Fashion trends that 1970s kids will remember all too well

Who could forget some of these funky styles?

If you grew up in the 1970s, chances are you had a rockin' sense of style. Adults were donning leisure suits and bell bottoms, and stores adapted those trends to fit their littlest costumers, too.

At that time, it was impossible not to look good. But looking back, some of the best styles seem a bit ridiculous. We scoured catalogs from the most famous department stores of the decade and found some surprising trends amongst children's wear. Who knows, maybe you had one of these!

Images: Wishbook Web

1. Sesame Street Apparel

The iconic children's television show made its debut in 1969, opening up the floodgates for countless apparel items throughout the decade. Pajamas? Check. Umbrellas? You got it. Crocheted vests featuring Ernie & Bert? Of course. Even though the clothing styles have changed, Sesame Street is one trend that is still beloved by kids today. It's just on pay cable now.

2. Flame Resistant Sleepwear

In every catalogue throughout the 1970s, flame resistant sleepwear was prominently advertised. Whether it was your Sesame Street onesie or your heavy quilted robe, pajamas were built to protect. Recently, the chemicals used in flame resistant clothing have come under fire. But in the '70s, parents could rest easy knowing their child wouldn't burst into flame while they slept.

3. All Plaid Everything

Plaid was the hot pattern. Whether it was on vests, button ups, or bellbottoms, you could mix and match plaids to become a geometric fashionista. Paired with leisure suits that were so popular among adults, kids in the '70s couldn't go wrong. 

4. Denim

To counter the loud plaid patterns, denim also became big for kids. But we're not talking about denim jeans. We're talking about denim on denim on denim. The photo on the left perfectly depicts the denim craze that took over. These girls perfectly matched their denim jackets to denim bellbottom jeans. Bonus points to the girl with the quilted detailing on her shirt. 

5. Bell Bottoms

One of the most definitive '70s fashion trends wasn't just for adults. Kids everywhere mimicked their parents' and favorite celebrities' style by wearing the wide-legged pants.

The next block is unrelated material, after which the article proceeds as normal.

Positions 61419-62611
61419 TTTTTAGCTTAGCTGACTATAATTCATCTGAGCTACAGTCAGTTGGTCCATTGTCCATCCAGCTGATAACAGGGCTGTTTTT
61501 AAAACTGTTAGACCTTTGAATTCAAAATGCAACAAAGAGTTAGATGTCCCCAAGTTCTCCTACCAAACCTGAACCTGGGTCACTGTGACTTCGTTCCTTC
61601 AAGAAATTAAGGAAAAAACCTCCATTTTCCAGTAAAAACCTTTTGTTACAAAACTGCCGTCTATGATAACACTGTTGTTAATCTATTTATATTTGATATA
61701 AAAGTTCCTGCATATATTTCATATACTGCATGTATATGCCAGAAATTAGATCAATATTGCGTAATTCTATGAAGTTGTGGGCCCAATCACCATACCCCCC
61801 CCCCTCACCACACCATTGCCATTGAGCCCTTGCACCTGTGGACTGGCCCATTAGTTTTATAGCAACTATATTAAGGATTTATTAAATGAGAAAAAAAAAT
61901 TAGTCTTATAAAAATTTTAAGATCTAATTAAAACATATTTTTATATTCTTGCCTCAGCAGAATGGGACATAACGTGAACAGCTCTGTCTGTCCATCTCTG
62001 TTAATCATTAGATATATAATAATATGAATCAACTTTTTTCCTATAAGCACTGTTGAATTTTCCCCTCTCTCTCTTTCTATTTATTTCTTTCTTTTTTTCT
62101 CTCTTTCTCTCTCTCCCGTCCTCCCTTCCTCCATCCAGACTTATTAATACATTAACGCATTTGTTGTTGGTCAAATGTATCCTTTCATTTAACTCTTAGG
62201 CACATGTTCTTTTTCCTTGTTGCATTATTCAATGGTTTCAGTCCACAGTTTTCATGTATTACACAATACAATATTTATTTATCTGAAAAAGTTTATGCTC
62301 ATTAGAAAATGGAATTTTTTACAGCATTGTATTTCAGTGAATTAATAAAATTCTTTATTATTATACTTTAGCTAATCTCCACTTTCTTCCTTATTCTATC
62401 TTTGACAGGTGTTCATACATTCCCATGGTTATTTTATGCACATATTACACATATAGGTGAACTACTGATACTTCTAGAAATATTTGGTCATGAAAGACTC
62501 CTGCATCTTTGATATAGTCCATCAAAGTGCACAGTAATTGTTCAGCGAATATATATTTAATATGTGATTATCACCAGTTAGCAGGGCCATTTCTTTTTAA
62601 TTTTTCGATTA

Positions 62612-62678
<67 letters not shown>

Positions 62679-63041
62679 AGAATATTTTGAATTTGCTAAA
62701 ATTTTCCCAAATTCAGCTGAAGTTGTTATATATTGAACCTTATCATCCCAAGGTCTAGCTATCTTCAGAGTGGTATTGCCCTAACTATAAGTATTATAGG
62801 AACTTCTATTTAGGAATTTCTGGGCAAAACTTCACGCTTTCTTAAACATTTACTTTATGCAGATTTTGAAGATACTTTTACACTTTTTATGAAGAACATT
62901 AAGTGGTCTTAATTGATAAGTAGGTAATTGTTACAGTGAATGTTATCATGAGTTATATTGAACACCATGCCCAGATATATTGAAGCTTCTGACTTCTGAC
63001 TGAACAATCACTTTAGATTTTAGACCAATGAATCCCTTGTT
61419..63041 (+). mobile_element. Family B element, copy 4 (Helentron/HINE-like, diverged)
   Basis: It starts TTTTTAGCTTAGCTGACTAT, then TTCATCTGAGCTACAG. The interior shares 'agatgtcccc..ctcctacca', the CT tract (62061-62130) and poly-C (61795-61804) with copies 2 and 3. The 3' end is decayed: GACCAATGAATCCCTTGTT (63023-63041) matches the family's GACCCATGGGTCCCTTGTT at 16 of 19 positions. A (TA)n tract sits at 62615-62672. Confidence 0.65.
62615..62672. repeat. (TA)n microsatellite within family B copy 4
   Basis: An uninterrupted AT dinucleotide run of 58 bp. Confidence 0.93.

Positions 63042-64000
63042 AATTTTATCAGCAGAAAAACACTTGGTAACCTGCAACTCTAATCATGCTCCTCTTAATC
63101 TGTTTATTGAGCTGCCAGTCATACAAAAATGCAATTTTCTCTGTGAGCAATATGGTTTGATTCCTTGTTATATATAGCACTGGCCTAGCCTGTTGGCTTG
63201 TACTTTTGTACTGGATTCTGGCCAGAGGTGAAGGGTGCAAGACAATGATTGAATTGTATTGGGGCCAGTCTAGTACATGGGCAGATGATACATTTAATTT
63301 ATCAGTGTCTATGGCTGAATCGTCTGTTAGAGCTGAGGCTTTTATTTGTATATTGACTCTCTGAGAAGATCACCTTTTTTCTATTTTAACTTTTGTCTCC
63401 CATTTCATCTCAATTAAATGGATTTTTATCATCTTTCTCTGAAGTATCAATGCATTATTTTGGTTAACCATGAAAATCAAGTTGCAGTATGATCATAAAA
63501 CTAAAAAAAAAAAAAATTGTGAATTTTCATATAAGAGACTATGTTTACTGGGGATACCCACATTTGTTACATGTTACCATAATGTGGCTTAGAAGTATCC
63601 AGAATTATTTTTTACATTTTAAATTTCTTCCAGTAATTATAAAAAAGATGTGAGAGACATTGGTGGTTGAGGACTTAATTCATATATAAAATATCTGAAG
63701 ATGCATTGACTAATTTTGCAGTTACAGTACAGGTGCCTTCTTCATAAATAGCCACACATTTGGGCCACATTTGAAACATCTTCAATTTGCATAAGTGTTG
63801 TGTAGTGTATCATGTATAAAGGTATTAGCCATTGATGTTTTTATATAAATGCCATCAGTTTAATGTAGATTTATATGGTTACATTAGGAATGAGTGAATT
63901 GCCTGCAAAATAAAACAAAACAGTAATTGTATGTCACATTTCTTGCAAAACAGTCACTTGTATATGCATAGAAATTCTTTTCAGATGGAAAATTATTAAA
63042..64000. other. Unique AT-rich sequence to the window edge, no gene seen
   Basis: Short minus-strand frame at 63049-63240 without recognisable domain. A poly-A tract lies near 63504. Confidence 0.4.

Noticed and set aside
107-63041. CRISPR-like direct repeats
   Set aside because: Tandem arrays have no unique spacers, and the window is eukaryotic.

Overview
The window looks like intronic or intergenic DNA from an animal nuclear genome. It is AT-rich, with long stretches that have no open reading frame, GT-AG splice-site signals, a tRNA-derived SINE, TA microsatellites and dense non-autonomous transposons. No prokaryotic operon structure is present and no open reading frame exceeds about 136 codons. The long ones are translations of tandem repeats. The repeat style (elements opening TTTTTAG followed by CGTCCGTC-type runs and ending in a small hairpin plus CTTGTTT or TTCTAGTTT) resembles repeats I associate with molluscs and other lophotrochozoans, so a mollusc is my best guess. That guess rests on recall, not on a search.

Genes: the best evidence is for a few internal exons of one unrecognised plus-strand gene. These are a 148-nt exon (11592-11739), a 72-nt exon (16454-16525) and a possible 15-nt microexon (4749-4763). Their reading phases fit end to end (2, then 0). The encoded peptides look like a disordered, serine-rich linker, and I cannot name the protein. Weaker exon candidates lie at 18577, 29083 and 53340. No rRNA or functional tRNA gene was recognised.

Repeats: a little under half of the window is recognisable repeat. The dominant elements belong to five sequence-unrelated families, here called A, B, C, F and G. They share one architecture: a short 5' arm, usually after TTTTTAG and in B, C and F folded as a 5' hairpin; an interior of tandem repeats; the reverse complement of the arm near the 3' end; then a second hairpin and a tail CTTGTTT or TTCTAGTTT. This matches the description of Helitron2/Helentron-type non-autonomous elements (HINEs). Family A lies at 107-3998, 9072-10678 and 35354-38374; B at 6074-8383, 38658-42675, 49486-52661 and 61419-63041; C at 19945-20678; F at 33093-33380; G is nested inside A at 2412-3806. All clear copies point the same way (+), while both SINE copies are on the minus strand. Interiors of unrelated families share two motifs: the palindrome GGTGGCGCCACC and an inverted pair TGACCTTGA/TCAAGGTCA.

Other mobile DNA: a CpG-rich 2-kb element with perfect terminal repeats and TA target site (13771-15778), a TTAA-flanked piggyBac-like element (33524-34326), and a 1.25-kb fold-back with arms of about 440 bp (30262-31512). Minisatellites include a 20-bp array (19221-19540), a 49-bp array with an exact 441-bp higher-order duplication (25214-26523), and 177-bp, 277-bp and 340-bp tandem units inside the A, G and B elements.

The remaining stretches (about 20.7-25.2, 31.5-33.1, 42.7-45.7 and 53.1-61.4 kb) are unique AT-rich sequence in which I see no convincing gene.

6. "Chubby" Sizes

Here's something that wouldn't fly today. "Chubby" sizes were available for girls and boys who were a little more, well, chubby. The blatant wording in the ads seems so displaced from today's politically correct world. It's nice that big retailers like JC Penney and Sears aren't calling kids chubby anymore. (By the way, there were even chubby sizes in shoes).

7. Western Wear

No, these aren't Halloween costumes. These are actual outfits from the 1970s. Retailers looked for inspiration from the wild, wild west by selling cowboy hats, fringed dresses and cowboy boots

8. Cowl Neck Sweaters

Not high enough to be a turtle neck, and not low enough to be a regular neckline — cowl necks struck a perfect medium for teenage girls in the 1970s. Cowl necks are still around today, and have even inspired the "funnel neck" and the "snood neck."

9. Matching

Maybe it was for your family's Christmas party, or for family photos. If you had a younger sibling in the '70s, chances are you wore matching outfits at some point. Matching clothes were the bane of any teen's existence, but they were a delight for younger ones. 

10. Celebrity Sleepwear

What better way to show your adoration for a celebrity by wearing their face on your pajamas? While Sesame Street and Disney adorned kids' pajamas, celebrities like David Cassidy adorned those for teens. Bonus points for the girl wearing the Mork PJs in the photo. 

11. Elongated Collars

There was a point in time when it looked like collars could just fly away from a button up shirt. The long, pointed collars of the 1970s were big, and the trend trickled down into children's fashion. The longer the collar, the better. The one featured in this photo almost touches the boy's shoulders — very nice! 

 
Are you sure you want to delete this comment?
Close

79 Comments

Post a comment
Carm2763 7 months ago
I remember wearing elephant pants and thought they were the coolest thing. They were bell bottoms on steroids...lol. The compliments I got. 😏
Matte8L4CK 8 months ago
70s clothes are the pinnacle of bad taste. I hated the clothes I had to wear: itchy synthetics, goofy patterns, flared pants....all I wanted was straight-legged jeans and black t-shirts but I had to wear plastic-kneed Toughskins that stuck to your skin when it got hot and acrylic knit pullovers. Nobody looked good in those horrible "fashions".